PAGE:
Editorial Feature

An Overview of Smoke Detectors

Image Credits: nikkytok/shutterstock.com

It is now common practice to install fire alarms into households, as well as in commercial and industrial environments for the safety of the occupants. The type of fire detector used is dependent upon these settings.

For example, smoke alarms in a standard household indicate the presence of smoke by a flashing light or an alarm. Whereas, smoke alarms in industrial settings will connect a signal to a fire alarm system and usually the emergency services.

In Britain from 2010 to 2011, the fire and rescue service attended 624,000 fires and false alarms - a five percent decrease compared to 2009-2010. Research has also shown that the introduction of smoke alarms into households rose from 8% in 1988 to 86% in 2008; a significant increase that could explain the drop in the number of fire-rescue cases between 2009 and 2011 in Britain.

A typical household smoke detector is disc-shaped and powered by a disposable battery. There are two types of smoke detectors - photoelectric and ionizing.

Photoelectric Smoke Detectors

A photoelectric smoke detector is a light detector that uses a light beam and electrical photocells (photodiodes) to track smoke particles. The light beam (made of an incandescent bulb or infrared LED light that helps to collect the light source into a beam) in the smoke detector will reflect onto the photocells. The photocells are arranged at a right-angle to the beam of light so that light entering the chamber does not typically attract the photocells.

When smoke particles enter the optical chamber, these particles interfere with the light beam (i.e., the lights reflects off of the smoke particles) and then make contact with the electrical photocells. This contact increases the electrical charge in the detector to a threshold level, which initiates an alarm signal.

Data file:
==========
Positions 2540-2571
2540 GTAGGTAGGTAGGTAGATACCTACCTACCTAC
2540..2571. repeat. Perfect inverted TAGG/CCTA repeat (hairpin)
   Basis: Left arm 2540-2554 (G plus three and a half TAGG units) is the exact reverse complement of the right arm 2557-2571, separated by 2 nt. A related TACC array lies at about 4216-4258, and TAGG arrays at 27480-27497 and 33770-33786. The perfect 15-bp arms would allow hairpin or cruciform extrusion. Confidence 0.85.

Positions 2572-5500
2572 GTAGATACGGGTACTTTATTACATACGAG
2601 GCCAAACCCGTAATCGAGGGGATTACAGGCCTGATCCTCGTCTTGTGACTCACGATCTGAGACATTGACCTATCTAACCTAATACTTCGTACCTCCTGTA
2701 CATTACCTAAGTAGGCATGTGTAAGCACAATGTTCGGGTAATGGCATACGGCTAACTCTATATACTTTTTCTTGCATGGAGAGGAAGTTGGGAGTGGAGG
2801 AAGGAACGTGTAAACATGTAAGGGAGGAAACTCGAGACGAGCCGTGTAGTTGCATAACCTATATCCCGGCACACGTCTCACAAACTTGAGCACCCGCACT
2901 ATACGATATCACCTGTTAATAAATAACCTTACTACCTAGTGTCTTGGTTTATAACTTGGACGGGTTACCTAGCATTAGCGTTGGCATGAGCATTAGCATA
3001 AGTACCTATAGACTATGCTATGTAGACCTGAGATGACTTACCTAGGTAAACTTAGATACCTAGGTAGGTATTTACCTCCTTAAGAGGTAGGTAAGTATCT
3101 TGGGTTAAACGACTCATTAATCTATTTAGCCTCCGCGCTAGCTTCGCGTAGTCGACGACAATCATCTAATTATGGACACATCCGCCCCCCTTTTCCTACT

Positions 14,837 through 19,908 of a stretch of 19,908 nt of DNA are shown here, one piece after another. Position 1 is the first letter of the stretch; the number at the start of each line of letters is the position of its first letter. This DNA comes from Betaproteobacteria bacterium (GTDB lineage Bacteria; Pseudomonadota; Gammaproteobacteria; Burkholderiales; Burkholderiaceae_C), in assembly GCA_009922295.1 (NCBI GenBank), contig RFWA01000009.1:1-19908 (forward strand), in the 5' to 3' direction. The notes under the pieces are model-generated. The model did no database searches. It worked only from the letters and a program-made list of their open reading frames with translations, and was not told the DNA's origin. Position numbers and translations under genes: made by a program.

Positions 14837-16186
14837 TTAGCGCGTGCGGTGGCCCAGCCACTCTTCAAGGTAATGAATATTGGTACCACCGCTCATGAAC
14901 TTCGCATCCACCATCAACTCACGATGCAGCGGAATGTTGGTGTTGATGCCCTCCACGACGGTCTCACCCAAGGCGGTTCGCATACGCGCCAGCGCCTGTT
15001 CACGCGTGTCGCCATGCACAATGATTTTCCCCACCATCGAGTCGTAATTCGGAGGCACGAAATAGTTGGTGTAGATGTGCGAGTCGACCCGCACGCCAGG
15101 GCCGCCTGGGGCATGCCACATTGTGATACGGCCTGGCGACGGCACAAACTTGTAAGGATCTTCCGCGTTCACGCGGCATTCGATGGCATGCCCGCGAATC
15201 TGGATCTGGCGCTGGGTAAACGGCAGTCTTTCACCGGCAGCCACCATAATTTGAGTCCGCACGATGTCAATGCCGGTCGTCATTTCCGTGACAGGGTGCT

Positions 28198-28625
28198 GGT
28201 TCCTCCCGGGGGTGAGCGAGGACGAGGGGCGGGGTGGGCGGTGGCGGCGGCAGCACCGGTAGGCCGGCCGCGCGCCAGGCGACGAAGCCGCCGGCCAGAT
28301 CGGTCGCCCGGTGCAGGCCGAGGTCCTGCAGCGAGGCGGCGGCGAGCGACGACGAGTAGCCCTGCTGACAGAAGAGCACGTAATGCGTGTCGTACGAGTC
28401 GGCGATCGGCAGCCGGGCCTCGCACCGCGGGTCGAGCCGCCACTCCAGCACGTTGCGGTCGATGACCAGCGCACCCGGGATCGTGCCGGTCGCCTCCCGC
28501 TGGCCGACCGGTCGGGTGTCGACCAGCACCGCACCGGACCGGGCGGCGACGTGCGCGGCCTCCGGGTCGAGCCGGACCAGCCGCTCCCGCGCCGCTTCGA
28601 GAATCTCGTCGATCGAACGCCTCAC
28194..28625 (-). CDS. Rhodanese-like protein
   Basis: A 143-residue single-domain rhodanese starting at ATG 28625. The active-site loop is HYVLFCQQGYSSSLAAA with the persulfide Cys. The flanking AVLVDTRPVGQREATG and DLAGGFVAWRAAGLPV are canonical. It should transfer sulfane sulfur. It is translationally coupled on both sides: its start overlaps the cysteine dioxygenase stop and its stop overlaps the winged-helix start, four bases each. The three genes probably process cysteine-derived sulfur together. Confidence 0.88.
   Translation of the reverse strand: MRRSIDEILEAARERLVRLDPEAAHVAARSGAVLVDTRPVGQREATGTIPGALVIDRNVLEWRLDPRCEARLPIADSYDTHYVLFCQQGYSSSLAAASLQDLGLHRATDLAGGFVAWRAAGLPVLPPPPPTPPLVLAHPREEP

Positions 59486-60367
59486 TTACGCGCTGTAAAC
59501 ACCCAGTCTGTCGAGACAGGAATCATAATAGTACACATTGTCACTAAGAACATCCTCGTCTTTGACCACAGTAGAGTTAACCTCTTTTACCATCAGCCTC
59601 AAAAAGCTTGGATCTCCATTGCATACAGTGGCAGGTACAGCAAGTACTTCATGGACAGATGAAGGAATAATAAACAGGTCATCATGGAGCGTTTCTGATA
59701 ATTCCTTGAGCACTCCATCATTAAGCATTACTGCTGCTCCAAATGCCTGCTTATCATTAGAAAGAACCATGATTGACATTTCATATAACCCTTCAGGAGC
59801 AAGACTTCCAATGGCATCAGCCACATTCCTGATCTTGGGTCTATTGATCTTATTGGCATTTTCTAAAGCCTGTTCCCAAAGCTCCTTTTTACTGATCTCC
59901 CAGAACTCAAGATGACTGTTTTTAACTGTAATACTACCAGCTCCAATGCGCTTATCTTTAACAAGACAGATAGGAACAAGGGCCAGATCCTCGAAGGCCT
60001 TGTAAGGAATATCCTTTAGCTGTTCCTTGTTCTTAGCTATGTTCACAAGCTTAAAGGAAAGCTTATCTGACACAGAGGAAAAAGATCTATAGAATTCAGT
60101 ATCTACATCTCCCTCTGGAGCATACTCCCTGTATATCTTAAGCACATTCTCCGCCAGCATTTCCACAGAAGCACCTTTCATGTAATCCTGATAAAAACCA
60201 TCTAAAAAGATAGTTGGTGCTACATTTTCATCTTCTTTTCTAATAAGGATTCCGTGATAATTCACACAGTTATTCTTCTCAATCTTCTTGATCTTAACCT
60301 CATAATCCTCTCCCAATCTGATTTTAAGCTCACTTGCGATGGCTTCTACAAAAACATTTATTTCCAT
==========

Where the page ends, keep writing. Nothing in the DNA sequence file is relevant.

Photoelectric smoke detectors are typically installed in large commercial and social settings, including gymnasiums and auditoriums.


  • Ideal for detecting dense smoke
  • Less prone to false alarms from cooking fumes or shower steam
  • Do not contain radioactive materials, making them safer for use


  • Sensitive to dust particles and insects, meaning that regular maintenance is needed
  • Expensive to maintain
  • Require more current to operate (they are typically wired to a 110-volt power source)

The light beam in a typical photoelectric smoke detector can be obscured in two ways:

  1. The light-obscuring method
    Dense smoke tends to only obscure part of the light beam, whereas less-dense smoke particles can move around more freely, obscuring more of the light beam and therefore, impacting the alarm system. In some instances, a mirror is used to position the light beam to measure the area of coverage of the smoke particles.
  2. The light-scattering principle
    A light scattering principle is based on the idea that smoke particles entering the sensing chamber strike the light beam and scatter the light onto photoelectric particles.

Ionizing Smoke Detector

Ionizing smoke detectors use radioisotopes, such as americium-241, which ionize smoke particles in the air. The functionality principle of the radioactive isotope americium-241 involves the emission of alpha particles, which ionize air particles in the sensing chamber so that they conduct electricity.

During the emission of the alpha particles into the air, a chemical reaction occurs where air molecules in the collecting chamber are ionized and, as a result, carry an electrical charge. Smoke particles surrounding the ionizing smoke detector enter the collecting chamber and attach to the ions, making it more difficult for the ions to deliver an electrical charge.